Greenland is dissolving, and a new paradigm suggests that we have greatly underestimated its impact

Greenland is the largest island in the world and is located on it by the largest ice mass in the Northern Hemisphere. If all this ice melts, the sea will rise More than 7 meters.

But that won’t happen, is it? Well, not any time soon, but understanding how much ice sheet will melt over the next century is a crucial and urgent question that scientists are trying to address using complex numerical models of how the ice sheet will melt. It interacts with the rest of the climate system.

The problem is that the models are not good at reproducing modern observations and are limited by our poor knowledge of detailed topography of terrain and subglacial fjords, into which the ice flows.

One way to solve this problem is to see how the ice sheet responded to changes in climate in the past and compare it with models’ projections of the future to similar changes in temperature. This is exactly what my colleagues and I did in a new study, now published in the journal Nature Communications.

We looked at the three largest glaciers in Greenland and used historical aerial imagery, along with direct measurements taken by scientists over the years, to reconstruct how the size of these glaciers changed over the period from 1880 to 2012.

This approach is based on the idea that the past can help inform the future, not only in the sciences but in all aspects of life.

But just like other “classes” of history, the climate and Earth system of the future will not be a carbon copy of the past. However, if we discover exactly how sensitive the ice sheet is to temperature changes over the past century, this could provide a useful clue as to how it will respond over the next century.

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We found that the three largest glaciers were responsible for 8.1 mm of sea level rise, which is about 15 percent of the contribution of the entire ice sheet.

During our study period, the sea rose globally by about 20 cm, about the height of an A5 brochure, and the ice melt from those three glaciers in Greenland is about the width of a finger.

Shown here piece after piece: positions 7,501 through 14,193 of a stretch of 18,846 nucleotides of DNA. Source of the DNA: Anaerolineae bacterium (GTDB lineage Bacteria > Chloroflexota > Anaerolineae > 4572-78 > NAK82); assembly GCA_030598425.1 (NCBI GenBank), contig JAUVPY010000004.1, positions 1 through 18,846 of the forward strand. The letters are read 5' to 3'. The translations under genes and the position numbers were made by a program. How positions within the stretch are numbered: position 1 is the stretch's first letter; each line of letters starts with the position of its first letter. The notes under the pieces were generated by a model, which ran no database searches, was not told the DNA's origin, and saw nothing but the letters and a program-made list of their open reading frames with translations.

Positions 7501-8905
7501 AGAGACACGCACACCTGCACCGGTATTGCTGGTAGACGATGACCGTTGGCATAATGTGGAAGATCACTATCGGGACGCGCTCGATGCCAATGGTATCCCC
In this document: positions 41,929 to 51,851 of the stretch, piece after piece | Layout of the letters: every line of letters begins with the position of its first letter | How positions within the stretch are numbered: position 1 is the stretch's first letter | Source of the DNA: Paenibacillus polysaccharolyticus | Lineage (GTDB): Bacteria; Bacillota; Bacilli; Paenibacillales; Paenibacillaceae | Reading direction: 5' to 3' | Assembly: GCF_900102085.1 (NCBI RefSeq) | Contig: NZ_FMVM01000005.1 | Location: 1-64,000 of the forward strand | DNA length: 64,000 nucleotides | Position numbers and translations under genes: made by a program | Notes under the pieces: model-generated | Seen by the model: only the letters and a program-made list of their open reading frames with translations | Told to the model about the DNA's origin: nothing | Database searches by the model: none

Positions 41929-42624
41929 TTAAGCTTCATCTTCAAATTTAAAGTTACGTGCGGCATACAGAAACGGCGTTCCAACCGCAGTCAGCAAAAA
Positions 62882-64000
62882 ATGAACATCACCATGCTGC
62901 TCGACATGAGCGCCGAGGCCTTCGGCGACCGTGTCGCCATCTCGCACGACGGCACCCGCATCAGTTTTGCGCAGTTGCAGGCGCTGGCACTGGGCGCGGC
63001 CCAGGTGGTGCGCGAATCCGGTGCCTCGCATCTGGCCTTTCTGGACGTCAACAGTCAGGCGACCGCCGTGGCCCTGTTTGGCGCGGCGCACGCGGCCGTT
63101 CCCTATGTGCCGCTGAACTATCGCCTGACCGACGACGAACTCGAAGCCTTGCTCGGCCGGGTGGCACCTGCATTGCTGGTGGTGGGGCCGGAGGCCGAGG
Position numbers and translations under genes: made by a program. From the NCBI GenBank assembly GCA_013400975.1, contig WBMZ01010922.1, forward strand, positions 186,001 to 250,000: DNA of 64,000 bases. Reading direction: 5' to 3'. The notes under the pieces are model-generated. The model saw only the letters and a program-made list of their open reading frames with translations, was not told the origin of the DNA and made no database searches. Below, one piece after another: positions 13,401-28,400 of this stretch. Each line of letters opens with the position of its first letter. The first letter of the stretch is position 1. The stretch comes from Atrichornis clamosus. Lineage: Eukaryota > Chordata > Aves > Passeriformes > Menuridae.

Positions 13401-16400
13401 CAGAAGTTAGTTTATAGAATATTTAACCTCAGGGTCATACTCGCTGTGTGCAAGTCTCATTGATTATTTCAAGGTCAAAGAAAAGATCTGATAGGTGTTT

Melting as usual

So what does that tell us about the future behavior of the ice sheet? In 2013, Prof. Modeling study By Faiza Nick and colleagues, they also looked at the same “Three Great” glaciers (Jakobshavn Isbrae in the west of the island and Helheim and Kangerlussuaq in the east) and predicted how they would respond in different future climate scenarios.

The most of these scenarios are called RCP8.5 It assumes that economic growth will continue unabated through the twenty-first century, leading to an increase in average global warming of about 3.7 ° C above current temperatures (about 4.8 ° C above the pre-industrial era or since 1850).

This scenario has sometimes been referred to as Business As usual (BAU), and there is a Active discussion Climate researchers demonstrate the plausibility of RCP8.5. It is interesting to note, according to a recent study from a group of American scientists, that it may be the most appropriate scenario Until at least 2050.

Because of something called Polar amplification, Arctic temperature is likely to increase by more than twice the global average, with climate models indicating a temperature rise of around 8.3 ° C over Greenland in the most extreme scenario, RCP8.5.

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Despite this dramatic and frightening rise in temperature, Fayez’s modeling study predicted that the “Big Three” would contribute between 9 and 15 mm to sea level rise by 2100, slightly more than what we got from a 1.5-temperature increase. Degrees Celsius during the twentieth century. . How could it be?

Our conclusion is that the models are wrong, incl The newest and most advanced available That is used to assess how the entire ice sheet will respond to the next century Climate change.

These models appear to have a relatively weak link between climate change and melting ice, when Our results I suggest it is much stronger.

Therefore, projections based on these models are likely not to predict the extent to which the ice sheet will be affected. Other lines of evidence the support this is Conclusion.

What does it all mean? If we continue along the extremely dreaded RCP8.5 path of increased greenhouse gas emissions, it is very likely that the Greenland ice sheet will begin to melt at rates not seen in at least 130,000 years, with dire consequences at sea level and Millions of people Living in low-lying coastal areas.

Jonathan BamberProfessor of Physical Geography, University of Bristol.

This article was republished from Conversation Under a Creative Commons license. Read the The original article.

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